# 50187. Minimum Spanning Tree, part I

## I'm a slow walker, but I never walk backwards.

We are going to design an object MST and implement the functions for minimum spanning trees.

There are $N$ cities indexed from 0 to $N$ - 1 and $M$ roads. Every road has two adjacent cities and all roads have different lengths. A set of roads connect the cities if we can go from any city to any other cities by going through them. A set of roads is a minimum spanning tree if they connect the cities with the minimum total length of roads. Please refer to following figure for an illustration. Following is the minimum spanning tree, where the roads not selected into the tree is in grey. Note that there are exactly $N$ - 1 edges in a minimum spanning tree.

minimum spanning tree

You need to design an object MST and implement five functions init, addRoad, removeRoad, connected and hasPath. We will use init to initialize a MST object. Function addRoad adds a road that connects $city1$ and $city2$, and the length of the road $len$ into the MST. Function removeRoad removes the road between two given cities $city1$, and $city2$ and returns the length of the removed road. If there is no road between two given cities, you should return 0. Function connected returns true if the cities are connected by this MST. Function hasPath returns true if you can go from $city1$ to $city2$ through the MST.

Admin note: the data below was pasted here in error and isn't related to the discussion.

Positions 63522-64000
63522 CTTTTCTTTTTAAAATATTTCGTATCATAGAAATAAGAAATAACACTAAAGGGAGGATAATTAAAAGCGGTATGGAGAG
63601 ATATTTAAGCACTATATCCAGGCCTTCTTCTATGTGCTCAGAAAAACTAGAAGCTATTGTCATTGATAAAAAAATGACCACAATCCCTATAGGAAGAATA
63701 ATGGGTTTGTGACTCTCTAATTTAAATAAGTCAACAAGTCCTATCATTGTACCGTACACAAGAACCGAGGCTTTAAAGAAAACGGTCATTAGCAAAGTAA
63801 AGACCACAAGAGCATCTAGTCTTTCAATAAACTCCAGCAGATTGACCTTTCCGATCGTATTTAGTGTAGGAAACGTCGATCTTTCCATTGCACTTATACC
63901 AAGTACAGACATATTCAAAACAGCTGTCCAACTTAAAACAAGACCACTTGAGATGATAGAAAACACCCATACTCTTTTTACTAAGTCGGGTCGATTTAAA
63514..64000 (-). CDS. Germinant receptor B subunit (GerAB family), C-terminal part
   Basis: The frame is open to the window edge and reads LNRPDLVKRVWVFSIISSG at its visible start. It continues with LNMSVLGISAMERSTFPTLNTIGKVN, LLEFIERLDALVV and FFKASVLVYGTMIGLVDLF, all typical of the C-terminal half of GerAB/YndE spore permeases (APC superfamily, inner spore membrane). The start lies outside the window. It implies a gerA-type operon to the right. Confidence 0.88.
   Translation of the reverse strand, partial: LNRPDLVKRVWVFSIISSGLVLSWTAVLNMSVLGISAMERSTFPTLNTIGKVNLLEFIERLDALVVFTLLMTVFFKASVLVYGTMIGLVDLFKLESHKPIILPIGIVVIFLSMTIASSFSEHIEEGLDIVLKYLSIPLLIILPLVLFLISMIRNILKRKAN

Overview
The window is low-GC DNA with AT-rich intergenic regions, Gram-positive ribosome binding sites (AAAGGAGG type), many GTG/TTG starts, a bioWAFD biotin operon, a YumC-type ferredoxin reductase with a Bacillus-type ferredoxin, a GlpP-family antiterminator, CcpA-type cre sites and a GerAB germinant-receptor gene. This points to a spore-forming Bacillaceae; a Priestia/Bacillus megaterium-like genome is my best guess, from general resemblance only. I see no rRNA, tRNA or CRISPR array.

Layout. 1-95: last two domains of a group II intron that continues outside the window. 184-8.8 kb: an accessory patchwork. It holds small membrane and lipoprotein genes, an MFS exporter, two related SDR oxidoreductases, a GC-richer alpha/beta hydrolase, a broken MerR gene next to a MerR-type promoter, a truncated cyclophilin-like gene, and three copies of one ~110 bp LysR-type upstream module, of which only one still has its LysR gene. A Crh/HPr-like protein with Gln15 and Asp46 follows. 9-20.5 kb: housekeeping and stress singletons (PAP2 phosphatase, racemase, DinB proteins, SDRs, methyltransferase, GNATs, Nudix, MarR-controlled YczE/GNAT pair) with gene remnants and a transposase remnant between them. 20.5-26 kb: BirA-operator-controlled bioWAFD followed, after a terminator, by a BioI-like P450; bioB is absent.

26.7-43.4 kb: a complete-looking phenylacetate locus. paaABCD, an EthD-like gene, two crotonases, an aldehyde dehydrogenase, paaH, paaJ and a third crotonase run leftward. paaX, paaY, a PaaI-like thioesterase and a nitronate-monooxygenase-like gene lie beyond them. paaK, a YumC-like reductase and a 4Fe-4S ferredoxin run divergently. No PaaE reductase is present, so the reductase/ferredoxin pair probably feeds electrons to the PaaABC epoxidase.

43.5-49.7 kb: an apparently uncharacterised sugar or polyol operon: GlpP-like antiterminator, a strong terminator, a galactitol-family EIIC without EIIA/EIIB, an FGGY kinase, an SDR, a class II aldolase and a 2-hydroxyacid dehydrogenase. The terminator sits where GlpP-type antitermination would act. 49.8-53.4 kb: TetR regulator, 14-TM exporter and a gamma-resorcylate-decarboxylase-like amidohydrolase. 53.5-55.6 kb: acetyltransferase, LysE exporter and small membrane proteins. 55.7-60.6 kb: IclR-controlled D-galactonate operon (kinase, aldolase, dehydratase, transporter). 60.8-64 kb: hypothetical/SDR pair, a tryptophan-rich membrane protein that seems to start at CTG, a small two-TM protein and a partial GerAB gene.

The interfaces of structure and functions are defined in mst.h. Following is a template for mst.h. You should implement these functions in mst.c.

#include <stdbool.h> typedef struct mst {    // design your object here} MST; void init(MST *mst, int N);void addRoad(MST *mst, int city1, int city2, int len);int removeRoad(MST *mst, int city1, int city2);bool hasPath(MST *mst, int city1, int city2);bool connected(MST *mst);


You can use the following main function from main.c to test your functions and structure.

#include <stdio.h>#include "mst.h" int main() {  int n, m;  MST mst;  scanf("%d%d", &n, &m);  init(&mst, n);  for(int i = 0, j, k, l, s; i < m; i++) {    scanf("%d", &j);    switch(j) {      case 0:        scanf("%d%d%d", &k, &l, &s);        addRoad(&mst, k, l, s);        printf("Add road.\n");        break;      case 1:        scanf("%d%d", &k, &l);        s = removeRoad(&mst, k, l);        printf("Remove road of length %d.\n", s);        break;      case 2:        s = connected(&mst);        printf("MST is %sconnected.\n", s ? "" : "not ");        break;      case 3:        scanf("%d%d", &k, &l);        s = hasPath(&mst, k, l);        printf("There is %sa path.\n", s ? "" : "not ");        break;    }  }        return 0;}


## Input Format

Each line contains a query. The first number is the query type.

For query type 1, the query is for removeRoad. The rest two numbers are the two adjacent cities of the road to remove.

For query type 2, the query is for connected.

For query type 3, the query is for hasPath. The rest two number are the two cities to exam if there is a path between them through the MST.

• $N \leq 10$
• $M \leq 45$

## Output Format

For each query we will output one line.

For query type 1, we print “Remove road of length $i$.”, where $i$ is the return value of removeRoad.

For query type 2, we print “MST is connected.” when the MST is connected and print “MST is not connected.” when it is not.

For query type 3, we print “There is a path.” when there is a path between given two cities and print “There is not a path.” when there isn’t.

## Sample 1

### input

5 110 0 3 763 1 20 2 4 463 0 30 1 3 660 2 3 10020 1 2 4521 2 42


### output

Add road.There is not a path.Add road.There is a path.Add road.Add road.MST is connected.Add road.MST is connected.Remove road of length 46.MST is not connected.